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7/19/2006
12:20 PM
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Group Wants U.S. Gov. To Reveal Who's Asking For H-1B Workers Now

Should the U.S. Dept. of Labor provide public access to a government database that purportedly contains information about employers planning to hire H-1B workers for fiscal 2007, which starts on Oct. 1, 2006? Kim Berry, president of advocate group Programmers Guild, says he wants U.S. tech workers to have the chance to more fairly compete for jobs that might otherwise go to foreigners. U.S. workers should have the opportunity right now to look at requests employers have made to the DOL to fill

Should the U.S. Dept. of Labor provide public access to a government database that purportedly contains information about employers planning to hire H-1B workers for fiscal 2007, which starts on Oct. 1, 2006?

Kim Berry, president of advocate group Programmers Guild, says he wants U.S. tech workers to have the chance to more fairly compete for jobs that might otherwise go to foreigners.

U.S. workers should have the opportunity right now to look at requests employers have made to the DOL to fill IT positions with H-1B visa holders--before the foreign workers can legally begin the jobs starting on Oct. 1, says Berry.

If American workers can check out which employers are hiring for which jobs and at what wages, well, then maybe some interested (or out-of-work) American techies will have a shot to apply for those jobs before they're filled by foreigners."If we see that, for example, HP is hiring 40 software engineers at a reasonable salary, then U.S. workers in that area can follow up regarding those openings," says Berry.

Berry this week faxed and e-mailed a letter to Bill Carlson, a DOL official, requesting that the U.S. government provide public access to information about Labor Conditions Applications regarding requests for H-1B visas for fiscal 2007.

Berry says the LCA database contains info about employers that are being granted permission by the DOL to hire H-1B workers in fiscal 2007.

The DOL typically provides access to prior years' LCA data, but not information for the upcoming fiscal year.

Berry says the DOL told him that data for fiscal 2007 doesn't yet exist, that the latest info the department has goes back to fiscal 2005--and that even fiscal 2006 won't be available till January.

Berry says he doesn't believe that information about H-1B requests for fiscal 2007 doesn't yet exist in a database--the Labor Conditions Application info has to go somewhere once an employer hits the "submit" button on its request, he says.

Indeed LCA information about employer requests for fiscal 2007 does exist somewhere. However, there's "lag time" in making this data available to the public, says a spokesman from the DOL, who returned InformationWeek's phone calls to Carlson after this blog was originally posted on July 19.

The lag time, which is usually at least three months, includes time for the DOL to "scrub" the data and ensure privacy. That scrubbing includes removing Social Security numbers and employer tax ID info, says the spokesman. Just as it takes time for the DOL to compile its unemployment figures every month before they're released, so too does it take time to compile LCA data to make it accessible to the public, he says.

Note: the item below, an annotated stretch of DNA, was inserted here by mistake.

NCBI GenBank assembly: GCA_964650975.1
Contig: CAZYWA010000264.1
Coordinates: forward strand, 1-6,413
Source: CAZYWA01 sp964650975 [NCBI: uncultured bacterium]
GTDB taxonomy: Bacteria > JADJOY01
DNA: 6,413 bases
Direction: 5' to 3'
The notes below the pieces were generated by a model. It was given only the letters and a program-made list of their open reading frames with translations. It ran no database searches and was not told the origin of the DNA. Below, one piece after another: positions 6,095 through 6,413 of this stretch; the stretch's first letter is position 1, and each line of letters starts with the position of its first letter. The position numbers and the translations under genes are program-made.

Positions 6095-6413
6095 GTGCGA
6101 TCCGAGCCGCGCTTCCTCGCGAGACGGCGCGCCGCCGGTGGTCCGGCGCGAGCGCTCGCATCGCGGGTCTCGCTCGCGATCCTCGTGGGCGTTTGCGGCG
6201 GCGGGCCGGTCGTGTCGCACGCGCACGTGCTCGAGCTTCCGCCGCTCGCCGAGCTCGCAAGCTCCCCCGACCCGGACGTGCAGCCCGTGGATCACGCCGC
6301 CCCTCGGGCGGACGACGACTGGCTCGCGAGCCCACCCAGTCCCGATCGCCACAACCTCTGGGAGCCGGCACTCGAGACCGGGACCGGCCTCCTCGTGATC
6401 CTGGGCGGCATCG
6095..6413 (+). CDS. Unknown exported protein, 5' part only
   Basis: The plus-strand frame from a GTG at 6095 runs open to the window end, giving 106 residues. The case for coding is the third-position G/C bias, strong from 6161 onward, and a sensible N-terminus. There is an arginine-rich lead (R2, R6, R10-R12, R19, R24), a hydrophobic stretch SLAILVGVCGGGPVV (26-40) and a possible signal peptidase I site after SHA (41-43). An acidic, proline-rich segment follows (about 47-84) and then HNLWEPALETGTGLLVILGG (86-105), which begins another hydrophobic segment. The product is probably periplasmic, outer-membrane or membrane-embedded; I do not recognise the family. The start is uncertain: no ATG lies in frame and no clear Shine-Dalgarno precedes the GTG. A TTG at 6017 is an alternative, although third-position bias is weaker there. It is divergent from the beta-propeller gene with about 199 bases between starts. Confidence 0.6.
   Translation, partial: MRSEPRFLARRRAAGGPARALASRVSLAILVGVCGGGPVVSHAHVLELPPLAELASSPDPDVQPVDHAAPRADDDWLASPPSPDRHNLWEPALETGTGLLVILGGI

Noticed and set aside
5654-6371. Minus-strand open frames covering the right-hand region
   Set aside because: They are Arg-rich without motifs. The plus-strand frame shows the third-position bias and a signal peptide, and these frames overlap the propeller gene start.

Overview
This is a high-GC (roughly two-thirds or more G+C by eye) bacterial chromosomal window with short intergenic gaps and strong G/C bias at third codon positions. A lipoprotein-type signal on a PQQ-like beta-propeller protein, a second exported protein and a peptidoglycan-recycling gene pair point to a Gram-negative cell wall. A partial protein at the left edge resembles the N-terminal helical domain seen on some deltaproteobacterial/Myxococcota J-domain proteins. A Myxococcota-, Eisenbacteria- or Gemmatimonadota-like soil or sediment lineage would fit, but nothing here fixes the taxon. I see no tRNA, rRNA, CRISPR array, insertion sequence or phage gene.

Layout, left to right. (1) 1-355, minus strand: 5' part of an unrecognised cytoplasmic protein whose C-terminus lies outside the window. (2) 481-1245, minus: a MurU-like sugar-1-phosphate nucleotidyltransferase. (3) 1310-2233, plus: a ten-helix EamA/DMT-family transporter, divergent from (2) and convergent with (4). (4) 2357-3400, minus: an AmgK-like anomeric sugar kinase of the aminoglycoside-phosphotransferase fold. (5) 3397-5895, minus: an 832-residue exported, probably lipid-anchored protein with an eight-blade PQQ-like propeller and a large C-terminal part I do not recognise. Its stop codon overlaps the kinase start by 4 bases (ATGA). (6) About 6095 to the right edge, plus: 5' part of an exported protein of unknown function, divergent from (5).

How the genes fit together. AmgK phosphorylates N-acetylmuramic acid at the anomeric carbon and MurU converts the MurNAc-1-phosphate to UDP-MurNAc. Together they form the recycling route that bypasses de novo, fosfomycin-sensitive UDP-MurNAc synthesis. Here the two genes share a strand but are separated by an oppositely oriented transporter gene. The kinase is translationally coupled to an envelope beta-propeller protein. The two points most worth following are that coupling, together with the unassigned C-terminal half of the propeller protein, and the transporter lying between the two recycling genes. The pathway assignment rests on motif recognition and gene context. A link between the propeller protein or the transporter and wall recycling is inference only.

Besides, under government regulations, employers are the ones that are supposed to be informing the public of intent to hire foreign workers--not the DOL, he says. Employers are supposed to inform the public 30 days preceding the date when the LCA--or request for H-1B workers--is submitted to the DOL. Postings can be done in one of two ways--hard copy in a "conspicuous" location, or electronically, which means e-mail or posting on e-bulletin boards or home Web pages--whichever way an employer "normally" communicates with employees. But in Berry's letter to Carlson, Berry writes, "since disclosure of the fiscal 2007 LCA database now could provide U.S. workers with a wealth of information about job opportunities, declining to release this public data now appears to violate the fundamental purpose of your division--to protect U.S. workers."

Employers on April 1 were able to begin submitting H-1B petitions for fiscal 2007. But by June 1, the U.S. government had already received enough petitions to meet the congressionally mandated cap of 65,000 H-1B for fiscal 2007.

But even if the DOL were to provide access to its LCAs for fiscal 2007, Berry acknowledges that many of those employers have already made commitments to hire specific foreign workers in jobs starting Oct. 1 or sometime afterward.

Also, "many H-1B employers are body shops that hire almost exclusively H-1B because that is the nature of their business," so American tech pros wouldn't have a shot at those jobs anyway, says Berry.

What do you think about all this? Think it would matter much if the DOL made its LCA data available to the public faster?

Or do you think it's up to the American tech worker to do the legwork, like checking out public job sites or company "job pages" to see who's hiring?

Let us know what you think about all this.

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